Origin of the Kaizen Event: The term Kaizen refers to Kaizen Events meant to improve or “lean out” processes. The 3-5 days approach was seen as the most efficient use of time, since most companies were paying Japanese Senseis to run the activity. It was re-introduced to American in the 1980’s and 1990’s. It is also known as a Rapid Improvement Event. It is an intense team effort to provide process improvement. There are “do-now” solutions through employee involvement and management must ensure availabilities for Kaizen execution. Over time the improvements become part of the job for all employees.

PDSA: Plan-Do-Study-Act is the traditional cycle used for Kaizen. The whole idea is to try a solution and test the results and repeat this process until satisfied with the result.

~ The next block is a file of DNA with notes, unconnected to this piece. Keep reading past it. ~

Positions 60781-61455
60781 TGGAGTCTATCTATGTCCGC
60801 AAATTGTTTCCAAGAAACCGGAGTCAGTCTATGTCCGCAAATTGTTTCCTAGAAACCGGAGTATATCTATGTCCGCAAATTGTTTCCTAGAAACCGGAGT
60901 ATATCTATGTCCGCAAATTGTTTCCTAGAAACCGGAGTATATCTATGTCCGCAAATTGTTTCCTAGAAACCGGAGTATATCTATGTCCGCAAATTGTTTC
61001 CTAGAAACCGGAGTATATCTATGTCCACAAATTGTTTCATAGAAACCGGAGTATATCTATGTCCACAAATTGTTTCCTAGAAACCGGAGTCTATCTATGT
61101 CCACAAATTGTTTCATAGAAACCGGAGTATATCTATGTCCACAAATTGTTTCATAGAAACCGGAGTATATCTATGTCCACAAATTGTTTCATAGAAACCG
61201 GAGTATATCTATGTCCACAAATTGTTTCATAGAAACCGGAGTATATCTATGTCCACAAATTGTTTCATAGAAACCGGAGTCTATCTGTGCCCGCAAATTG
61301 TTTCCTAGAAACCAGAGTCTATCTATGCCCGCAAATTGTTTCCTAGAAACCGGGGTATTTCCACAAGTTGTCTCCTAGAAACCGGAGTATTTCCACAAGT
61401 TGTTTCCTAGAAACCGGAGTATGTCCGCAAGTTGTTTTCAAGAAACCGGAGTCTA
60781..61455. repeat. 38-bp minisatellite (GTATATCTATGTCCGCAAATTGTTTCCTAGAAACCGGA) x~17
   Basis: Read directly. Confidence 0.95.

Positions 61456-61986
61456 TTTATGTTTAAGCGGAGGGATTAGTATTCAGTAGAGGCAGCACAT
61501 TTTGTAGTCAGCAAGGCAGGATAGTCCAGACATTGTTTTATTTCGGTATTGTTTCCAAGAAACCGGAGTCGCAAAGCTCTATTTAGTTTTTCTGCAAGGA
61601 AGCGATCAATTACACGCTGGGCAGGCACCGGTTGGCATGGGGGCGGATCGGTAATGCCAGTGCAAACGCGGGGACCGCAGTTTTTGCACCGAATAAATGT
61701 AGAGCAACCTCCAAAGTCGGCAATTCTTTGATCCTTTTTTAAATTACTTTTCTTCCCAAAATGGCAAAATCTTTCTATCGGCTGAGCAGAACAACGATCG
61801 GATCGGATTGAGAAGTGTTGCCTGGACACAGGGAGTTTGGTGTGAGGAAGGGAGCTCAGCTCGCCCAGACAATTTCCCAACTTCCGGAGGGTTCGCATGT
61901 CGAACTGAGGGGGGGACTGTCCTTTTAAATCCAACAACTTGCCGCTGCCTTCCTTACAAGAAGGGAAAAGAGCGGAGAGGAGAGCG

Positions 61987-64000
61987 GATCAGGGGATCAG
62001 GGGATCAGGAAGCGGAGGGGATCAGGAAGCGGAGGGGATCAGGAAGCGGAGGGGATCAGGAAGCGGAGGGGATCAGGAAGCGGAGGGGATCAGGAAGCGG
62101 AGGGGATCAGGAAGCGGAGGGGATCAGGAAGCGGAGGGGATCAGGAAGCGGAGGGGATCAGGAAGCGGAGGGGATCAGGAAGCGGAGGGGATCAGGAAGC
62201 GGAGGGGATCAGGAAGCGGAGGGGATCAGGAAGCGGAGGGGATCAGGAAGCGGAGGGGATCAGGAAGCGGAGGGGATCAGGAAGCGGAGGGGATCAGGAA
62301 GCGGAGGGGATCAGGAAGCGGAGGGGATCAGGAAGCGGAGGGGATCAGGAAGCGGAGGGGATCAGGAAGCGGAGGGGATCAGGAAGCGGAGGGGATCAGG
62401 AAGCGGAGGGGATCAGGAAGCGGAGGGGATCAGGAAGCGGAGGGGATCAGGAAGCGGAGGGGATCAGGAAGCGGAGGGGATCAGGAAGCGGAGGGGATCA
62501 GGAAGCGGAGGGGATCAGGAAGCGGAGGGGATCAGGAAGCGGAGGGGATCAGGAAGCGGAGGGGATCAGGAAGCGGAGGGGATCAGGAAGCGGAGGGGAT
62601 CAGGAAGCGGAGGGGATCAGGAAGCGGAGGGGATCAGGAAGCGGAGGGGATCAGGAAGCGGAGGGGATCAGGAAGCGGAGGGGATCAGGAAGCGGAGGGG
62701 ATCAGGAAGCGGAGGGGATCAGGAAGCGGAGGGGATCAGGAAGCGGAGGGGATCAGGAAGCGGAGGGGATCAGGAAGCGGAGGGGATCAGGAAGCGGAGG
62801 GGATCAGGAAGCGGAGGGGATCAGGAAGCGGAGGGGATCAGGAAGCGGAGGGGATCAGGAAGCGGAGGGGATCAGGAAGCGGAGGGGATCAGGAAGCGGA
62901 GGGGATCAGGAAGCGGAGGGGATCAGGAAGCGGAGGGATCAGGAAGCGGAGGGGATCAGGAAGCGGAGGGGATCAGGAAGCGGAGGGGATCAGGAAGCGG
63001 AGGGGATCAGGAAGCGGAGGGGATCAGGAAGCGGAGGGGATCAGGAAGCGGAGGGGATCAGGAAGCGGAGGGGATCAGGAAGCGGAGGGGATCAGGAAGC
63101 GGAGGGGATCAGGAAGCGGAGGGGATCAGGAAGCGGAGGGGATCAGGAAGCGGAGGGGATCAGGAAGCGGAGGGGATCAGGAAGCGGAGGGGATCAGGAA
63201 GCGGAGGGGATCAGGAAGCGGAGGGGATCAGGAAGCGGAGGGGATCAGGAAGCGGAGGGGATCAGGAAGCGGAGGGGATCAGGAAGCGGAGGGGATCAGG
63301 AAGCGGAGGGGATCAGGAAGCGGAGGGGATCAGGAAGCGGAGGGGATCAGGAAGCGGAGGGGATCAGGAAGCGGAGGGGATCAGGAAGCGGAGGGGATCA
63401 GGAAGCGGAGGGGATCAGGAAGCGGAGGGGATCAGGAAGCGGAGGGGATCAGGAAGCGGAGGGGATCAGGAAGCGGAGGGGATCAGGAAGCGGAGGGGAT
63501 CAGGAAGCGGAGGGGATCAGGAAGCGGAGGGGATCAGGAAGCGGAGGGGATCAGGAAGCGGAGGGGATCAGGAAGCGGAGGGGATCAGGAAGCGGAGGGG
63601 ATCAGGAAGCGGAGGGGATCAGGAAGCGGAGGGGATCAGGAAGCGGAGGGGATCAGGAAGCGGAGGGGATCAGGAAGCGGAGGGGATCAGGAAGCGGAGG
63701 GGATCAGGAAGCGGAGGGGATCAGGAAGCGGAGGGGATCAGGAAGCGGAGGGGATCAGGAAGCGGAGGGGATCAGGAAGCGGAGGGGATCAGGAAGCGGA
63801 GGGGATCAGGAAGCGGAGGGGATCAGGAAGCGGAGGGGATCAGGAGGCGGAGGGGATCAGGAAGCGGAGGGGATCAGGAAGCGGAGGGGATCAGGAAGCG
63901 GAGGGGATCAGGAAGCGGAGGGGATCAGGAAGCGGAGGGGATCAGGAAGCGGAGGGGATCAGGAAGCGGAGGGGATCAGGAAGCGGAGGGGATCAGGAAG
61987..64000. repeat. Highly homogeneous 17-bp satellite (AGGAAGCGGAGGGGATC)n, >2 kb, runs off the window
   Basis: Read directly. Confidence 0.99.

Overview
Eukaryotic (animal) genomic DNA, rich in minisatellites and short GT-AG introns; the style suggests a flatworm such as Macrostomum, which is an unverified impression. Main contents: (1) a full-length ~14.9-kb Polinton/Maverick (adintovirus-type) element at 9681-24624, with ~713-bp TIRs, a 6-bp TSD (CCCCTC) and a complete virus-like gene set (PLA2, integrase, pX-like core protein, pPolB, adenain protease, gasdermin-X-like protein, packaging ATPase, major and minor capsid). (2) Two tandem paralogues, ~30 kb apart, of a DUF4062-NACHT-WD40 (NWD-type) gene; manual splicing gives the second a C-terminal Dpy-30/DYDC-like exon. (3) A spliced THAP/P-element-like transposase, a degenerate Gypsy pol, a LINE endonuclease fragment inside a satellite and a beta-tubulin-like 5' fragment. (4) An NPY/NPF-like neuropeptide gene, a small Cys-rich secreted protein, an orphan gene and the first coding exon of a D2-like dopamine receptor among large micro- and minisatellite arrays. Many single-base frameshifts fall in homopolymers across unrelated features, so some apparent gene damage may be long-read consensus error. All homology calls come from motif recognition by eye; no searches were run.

Core Kaizen Lean Tools include:

  • Value Stream Mapping to understand the flow and performance of the process.
  • Value-Add Analysis to identify improvement opportunities.
  • Work flow to reduce non-value added transportation steps and improve communication.
  • Process balance to balance workload and increase throughput.
  • Pull systems to control WIP and stabilize process cycle time.

Special Purpose Lean Tools include:

  • 5S: Sort, set in order, shines, standardize, and sustain for workplace organization.
  • Rapid changeover for improved flexibility and responsiveness.
  • Mistake-proofing to eliminate rework.
  • Total Preventative Maintenance to prevent breakdowns and down-time.

The Development of Six Sigma: Six Sigma was developed by Mikel Harry and Bill Smith as a data driven approach based on two main concepts: